Had a George Forman small grill that didn't get hot enough for my frozen turkey burgers and wound up steaming them. (I had also witnessed some plastic smell coming from the unit.) The non-stick skillet I used cooked the turkey burger alright without added oil, but left an oily exterior when cooked in oil.
I thought a cast iron skillet might be an improvement. Pulled out the unused skillet given to me years ago, a Lodge 10-12" one. It felt already seasoned, but for good measure I wiped it in a bit of coconut oil (I do not desire animal shortening.) On the Lodge website, they referred to the skillet as already seasoned. I thought the cookware should always be wiped in oil first. It did seem strange that the surface seemed so smooth (unlike my carbon rolled steel surfaced wok which I had to season.)
I placed the skillet in a 350 degree oven, face down on a sheet of aluminum foil, and after one hour and cooling time, removed it and wiped down the extra oil on a paper towel.
I turned up the heat on the electric stove, and later saw smoke coming from the surface. I removed the extra oil. I had thought that coconut oil had a high smoke temperature. (This coconut oil was refined, organic, expreller pressed oil.)
I lowered the heat, placed the frozen turkey burger on the hot skillet, and got the sizzle. I did not put oil in the skillet, since my experience with the non-stick surfaced skillet had the burger cooking in its own fat. When I had used oil in the nonstick skillet, the result was too oily. When I flipped the burger in the cast iron skillet, part of the burger stuck to the skillet surface. Not too much fat had come out of the burger during the initial cooking. What I saw and heard gave me the impression that the intense heat was evaporating/vaporizing the fat on contact, unlike what I had witnessed with the nonstick skillet. Only part of the burger had the grill marks as the rest of the burger had sort of curled up.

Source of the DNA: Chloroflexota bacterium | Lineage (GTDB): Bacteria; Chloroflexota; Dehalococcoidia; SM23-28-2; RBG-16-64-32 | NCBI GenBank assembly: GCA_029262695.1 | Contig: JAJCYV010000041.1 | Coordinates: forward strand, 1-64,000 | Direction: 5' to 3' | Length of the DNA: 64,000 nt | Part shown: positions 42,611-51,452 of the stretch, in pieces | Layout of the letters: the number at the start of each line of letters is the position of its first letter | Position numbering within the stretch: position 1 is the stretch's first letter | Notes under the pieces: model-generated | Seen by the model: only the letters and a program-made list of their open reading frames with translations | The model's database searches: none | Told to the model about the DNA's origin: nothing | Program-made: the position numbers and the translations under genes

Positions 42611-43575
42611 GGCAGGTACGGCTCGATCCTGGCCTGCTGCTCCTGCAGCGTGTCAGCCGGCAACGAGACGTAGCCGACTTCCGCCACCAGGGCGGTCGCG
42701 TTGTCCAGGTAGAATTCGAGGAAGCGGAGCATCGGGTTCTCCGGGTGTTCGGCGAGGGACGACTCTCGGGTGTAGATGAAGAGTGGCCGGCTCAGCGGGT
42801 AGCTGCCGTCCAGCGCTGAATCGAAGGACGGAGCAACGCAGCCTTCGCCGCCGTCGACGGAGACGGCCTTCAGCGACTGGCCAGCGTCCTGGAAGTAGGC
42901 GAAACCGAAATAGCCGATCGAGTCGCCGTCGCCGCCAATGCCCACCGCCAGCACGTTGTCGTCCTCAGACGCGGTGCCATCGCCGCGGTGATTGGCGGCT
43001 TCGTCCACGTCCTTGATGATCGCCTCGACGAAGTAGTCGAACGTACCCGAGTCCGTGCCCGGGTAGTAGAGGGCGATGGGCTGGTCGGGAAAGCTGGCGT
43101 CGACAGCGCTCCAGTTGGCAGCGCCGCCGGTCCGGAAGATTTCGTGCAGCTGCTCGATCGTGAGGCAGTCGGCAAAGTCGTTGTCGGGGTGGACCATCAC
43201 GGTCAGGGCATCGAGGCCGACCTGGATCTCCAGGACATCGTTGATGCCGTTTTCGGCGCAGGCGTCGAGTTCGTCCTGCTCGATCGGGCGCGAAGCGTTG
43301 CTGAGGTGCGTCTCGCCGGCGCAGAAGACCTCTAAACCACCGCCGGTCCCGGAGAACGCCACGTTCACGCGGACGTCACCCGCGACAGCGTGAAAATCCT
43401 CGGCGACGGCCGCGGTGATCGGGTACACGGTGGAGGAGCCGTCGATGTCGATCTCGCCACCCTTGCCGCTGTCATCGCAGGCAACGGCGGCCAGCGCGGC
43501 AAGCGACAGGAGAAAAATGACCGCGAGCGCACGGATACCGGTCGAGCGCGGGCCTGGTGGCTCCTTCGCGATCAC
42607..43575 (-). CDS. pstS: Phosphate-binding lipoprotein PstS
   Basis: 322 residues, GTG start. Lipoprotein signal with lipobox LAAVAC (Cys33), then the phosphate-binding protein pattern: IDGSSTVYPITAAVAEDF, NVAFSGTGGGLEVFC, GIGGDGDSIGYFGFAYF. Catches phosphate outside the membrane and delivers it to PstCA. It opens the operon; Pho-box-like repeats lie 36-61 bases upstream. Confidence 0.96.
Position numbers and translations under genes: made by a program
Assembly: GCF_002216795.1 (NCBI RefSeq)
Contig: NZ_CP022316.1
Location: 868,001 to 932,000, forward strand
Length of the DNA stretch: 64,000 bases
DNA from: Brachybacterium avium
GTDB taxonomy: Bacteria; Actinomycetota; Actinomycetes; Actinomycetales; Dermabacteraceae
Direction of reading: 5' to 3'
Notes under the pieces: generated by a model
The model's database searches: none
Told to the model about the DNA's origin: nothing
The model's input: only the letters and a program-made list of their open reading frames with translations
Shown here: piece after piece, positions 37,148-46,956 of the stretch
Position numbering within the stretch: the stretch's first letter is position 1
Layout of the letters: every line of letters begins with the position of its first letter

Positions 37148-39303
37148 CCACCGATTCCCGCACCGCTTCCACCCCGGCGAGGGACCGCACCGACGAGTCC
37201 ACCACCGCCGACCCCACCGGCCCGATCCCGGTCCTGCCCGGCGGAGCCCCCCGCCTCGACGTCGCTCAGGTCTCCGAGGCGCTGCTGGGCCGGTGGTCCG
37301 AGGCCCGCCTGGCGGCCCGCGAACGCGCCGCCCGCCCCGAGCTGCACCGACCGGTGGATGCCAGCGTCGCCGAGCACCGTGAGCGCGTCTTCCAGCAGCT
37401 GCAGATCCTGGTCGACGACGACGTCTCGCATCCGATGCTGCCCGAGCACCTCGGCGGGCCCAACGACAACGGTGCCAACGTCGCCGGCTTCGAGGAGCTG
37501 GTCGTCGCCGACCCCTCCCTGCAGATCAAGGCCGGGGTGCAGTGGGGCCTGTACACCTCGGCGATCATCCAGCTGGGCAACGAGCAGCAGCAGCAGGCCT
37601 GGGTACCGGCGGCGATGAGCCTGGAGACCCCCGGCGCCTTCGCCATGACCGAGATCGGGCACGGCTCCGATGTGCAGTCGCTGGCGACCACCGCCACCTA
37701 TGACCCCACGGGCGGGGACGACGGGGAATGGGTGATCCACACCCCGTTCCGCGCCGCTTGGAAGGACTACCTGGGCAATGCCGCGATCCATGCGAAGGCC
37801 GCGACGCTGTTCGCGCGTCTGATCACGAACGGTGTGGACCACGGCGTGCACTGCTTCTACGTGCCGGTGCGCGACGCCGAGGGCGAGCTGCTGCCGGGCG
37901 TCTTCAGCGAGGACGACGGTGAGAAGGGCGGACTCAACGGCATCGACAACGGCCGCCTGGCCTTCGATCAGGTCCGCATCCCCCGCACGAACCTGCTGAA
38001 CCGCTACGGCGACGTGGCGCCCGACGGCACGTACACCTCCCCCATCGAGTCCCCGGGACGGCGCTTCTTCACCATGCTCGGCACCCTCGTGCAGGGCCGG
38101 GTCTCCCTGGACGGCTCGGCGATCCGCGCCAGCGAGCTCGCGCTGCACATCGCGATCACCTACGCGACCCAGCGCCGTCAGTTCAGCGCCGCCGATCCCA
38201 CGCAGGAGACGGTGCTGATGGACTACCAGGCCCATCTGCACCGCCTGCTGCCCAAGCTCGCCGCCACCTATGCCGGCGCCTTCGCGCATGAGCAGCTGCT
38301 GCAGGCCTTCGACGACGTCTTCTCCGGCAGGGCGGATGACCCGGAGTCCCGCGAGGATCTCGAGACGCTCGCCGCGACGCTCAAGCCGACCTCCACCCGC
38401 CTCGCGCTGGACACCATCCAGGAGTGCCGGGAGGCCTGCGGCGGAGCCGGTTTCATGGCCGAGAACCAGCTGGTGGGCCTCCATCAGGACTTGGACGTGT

When I put the second burger in, I added some olive oil, and the burger came off the surface more easily and seemed to cook better. These were low fat turkey burgers, for the record.
Maybe oil should always be used on a cast iron skillet, regardless of the food being used? I am new to this cooking equipment!
The skillet was very hot after I turned the burner's heat off. After cooling, I rinsed out the skillet, but some fat or turkey remains had stuck to the surface. Lodge instructs to not use steel wool for cleaning, but that was the only thing that got these food particles off. I rinsed the surface, dried it, and then applied a small amount of coconut oil again to the surface, heated the pan up gently, and then took a paper towel and did a fast wipe.
I cannot imagine attempting to clean such a skillet until after having let the cookware cool off, which seemed to take at least 20 minutes if not longer.
Is this procedure correct? Is there some other oil that is recommended for the surface after each use? Should oil be used to the surface after every use? This skillet weighs a ton, and is not as easy maintenance as the non-stick pans I have, but I figured for cooking a turkey burger and fish, I might get a better result, healthier and better tasting. It seems that the cast iron imparts a more intense fuller heat to the food.
I have used stainless steel skillets, non-stick, both are easy maintenance, but cast iron seems best if you have time to clean up, muscles to move the skillet, and patience for the seasoning.
Was my seasoning procedure recommended? (I did not apply oil to the outside, as I saw no reason to do so. I applied oil only to the inner surface and the edges of the skillet.)
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